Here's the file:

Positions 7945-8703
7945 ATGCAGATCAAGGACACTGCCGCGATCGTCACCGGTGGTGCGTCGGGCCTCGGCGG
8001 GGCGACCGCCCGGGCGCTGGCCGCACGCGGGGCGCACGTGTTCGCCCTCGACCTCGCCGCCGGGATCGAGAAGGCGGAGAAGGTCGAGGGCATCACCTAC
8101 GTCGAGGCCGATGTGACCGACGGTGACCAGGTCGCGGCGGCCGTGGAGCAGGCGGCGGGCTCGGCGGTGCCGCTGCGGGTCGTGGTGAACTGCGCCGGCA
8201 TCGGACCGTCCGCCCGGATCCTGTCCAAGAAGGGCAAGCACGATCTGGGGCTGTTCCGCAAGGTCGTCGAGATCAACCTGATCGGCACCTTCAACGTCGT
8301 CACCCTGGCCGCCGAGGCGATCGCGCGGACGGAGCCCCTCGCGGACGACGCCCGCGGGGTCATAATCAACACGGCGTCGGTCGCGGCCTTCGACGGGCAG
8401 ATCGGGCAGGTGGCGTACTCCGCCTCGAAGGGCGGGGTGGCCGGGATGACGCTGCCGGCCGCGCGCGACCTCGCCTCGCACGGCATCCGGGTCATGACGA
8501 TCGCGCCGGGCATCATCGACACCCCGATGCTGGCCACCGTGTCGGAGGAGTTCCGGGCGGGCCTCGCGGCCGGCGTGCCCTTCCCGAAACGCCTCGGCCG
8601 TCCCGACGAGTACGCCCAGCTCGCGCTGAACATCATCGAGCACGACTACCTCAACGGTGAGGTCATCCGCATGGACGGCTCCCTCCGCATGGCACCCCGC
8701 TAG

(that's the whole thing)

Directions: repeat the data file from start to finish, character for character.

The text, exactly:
Positions 7945-8703
7945 ATGCAGATCAAGGACACTGCCGCGATCGTCACCGGTGGTGCGTCGGGCCTCGGCGG
8001 GGCGACCGCCCGGGCGCTGGCCGCACGCGGGGCGCACGTGTTCGCCCTCGACCTCGCCGCCGGGATCGAGAAGGCGGAGAAGGTCGAGGGCATCACCTAC
8101 GTCGAGGCCGATGTGACCGACGGTGACCAGGTCGCGGCGGCCGTGGAGCAGGCGGCGGGCTCGGCGGTGCCGCTGCGGGTCGTGGTGAACTGCGCCGGCA
8201 TCGGACCGTCCGCCCGGATCCTGTCCAAGAAGGGCAAGCACGATCTGGGGCTGTTCCGCAAGGTCGTCGAGATCAACCTGATCGGCACCTTCAACGTCGT
8301 CACCCTGGCCGCCGAGGCGATCGCGCGGACGGAGCCCCTCGCGGACGACGCCCGCGGGGTCATAATCAACACGGCGTCGGTCGCGGCCTTCGACGGGCAG
8401 ATCGGGCAGGTGGCGTACTCCGCCTCGAAGGGCGGGGTGGCCGGGATGACGCTGCCGGCCGCGCGCGACCTCGCCTCGCACGGCATCCGGGTCATGACGA
8501 TCGCGCCGGGCATCATCGACACCCCGATGCTGGCCACCGTGTCGGAGGAGTTCCGGGCGGGCCTCGCGGCCGGCGTGCCCTTCCCGAAACGCCTCGGCCG
8601 TCCCGACGAGTACGCCCAGCTCGCGCTGAACATCATCGAGCACGACTACCTCAACGGTGAGGTCATCCGCATGGACGGCTCCCTCCGCATGGCACCCCGC
8701 TAG